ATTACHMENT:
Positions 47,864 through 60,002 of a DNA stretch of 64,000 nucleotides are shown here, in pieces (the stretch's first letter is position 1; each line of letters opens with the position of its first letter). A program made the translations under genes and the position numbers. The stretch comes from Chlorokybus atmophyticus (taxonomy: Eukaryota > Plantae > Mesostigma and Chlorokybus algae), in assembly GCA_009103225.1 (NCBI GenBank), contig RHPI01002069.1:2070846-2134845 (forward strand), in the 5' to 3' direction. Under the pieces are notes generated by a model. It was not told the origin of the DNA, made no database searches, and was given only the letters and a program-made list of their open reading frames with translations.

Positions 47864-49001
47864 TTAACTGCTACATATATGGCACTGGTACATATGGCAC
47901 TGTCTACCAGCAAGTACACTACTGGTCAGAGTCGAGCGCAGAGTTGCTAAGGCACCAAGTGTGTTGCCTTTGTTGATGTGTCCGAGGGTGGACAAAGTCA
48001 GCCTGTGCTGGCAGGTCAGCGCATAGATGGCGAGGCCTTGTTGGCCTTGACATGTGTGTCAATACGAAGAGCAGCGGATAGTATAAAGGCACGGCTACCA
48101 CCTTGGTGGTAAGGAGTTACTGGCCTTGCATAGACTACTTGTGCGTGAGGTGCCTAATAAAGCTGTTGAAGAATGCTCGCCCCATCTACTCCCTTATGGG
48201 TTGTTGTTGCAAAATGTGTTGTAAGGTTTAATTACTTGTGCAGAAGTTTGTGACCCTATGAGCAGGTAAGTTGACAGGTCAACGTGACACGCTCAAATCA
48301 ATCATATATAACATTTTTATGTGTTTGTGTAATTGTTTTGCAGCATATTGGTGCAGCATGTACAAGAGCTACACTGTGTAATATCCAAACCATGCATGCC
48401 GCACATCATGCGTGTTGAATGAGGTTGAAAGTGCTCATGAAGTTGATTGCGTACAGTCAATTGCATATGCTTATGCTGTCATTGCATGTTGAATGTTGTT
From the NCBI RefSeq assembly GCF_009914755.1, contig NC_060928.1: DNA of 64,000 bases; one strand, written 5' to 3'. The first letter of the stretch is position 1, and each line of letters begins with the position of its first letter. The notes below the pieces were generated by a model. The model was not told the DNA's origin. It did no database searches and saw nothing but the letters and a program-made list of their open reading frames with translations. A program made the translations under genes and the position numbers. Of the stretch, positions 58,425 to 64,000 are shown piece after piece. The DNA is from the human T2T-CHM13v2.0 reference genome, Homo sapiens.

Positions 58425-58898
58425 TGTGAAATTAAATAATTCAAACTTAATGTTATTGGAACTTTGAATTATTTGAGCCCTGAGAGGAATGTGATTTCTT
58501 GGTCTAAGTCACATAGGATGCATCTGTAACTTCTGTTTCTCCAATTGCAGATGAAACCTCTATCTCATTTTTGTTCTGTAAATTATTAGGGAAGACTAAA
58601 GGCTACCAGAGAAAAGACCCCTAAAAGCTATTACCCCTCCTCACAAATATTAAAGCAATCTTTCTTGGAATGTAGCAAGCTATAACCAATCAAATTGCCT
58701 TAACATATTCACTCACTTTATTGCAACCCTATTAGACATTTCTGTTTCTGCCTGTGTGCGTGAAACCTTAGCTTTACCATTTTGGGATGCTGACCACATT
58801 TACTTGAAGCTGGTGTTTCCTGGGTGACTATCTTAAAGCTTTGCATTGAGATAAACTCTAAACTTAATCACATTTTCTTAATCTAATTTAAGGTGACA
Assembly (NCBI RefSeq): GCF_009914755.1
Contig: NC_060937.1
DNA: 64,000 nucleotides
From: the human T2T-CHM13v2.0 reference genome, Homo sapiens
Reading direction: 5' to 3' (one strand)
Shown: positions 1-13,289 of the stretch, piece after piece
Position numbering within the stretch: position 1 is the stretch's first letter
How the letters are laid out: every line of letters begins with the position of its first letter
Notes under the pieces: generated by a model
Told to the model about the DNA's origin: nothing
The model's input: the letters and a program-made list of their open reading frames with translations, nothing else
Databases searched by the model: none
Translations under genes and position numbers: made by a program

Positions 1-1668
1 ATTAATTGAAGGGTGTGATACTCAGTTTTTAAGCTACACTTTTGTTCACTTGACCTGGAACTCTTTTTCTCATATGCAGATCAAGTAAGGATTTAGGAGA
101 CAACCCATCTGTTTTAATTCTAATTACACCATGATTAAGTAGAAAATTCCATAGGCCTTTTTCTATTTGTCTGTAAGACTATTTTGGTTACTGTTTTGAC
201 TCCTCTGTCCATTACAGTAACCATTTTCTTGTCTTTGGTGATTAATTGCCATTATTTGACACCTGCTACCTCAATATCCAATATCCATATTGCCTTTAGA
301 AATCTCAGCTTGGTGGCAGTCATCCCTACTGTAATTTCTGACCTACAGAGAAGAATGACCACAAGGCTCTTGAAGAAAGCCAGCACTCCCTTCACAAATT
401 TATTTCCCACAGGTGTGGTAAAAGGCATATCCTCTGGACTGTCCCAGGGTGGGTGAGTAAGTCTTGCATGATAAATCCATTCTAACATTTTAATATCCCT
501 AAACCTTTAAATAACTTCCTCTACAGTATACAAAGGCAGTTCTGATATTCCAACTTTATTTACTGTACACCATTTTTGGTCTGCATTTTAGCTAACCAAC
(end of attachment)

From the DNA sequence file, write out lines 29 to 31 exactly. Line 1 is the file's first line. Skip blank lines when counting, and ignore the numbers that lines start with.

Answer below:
Translations under genes and position numbers: made by a program

Positions 1-1668
1 ATTAATTGAAGGGTGTGATACTCAGTTTTTAAGCTACACTTTTGTTCACTTGACCTGGAACTCTTTTTCTCATATGCAGATCAAGTAAGGATTTAGGAGA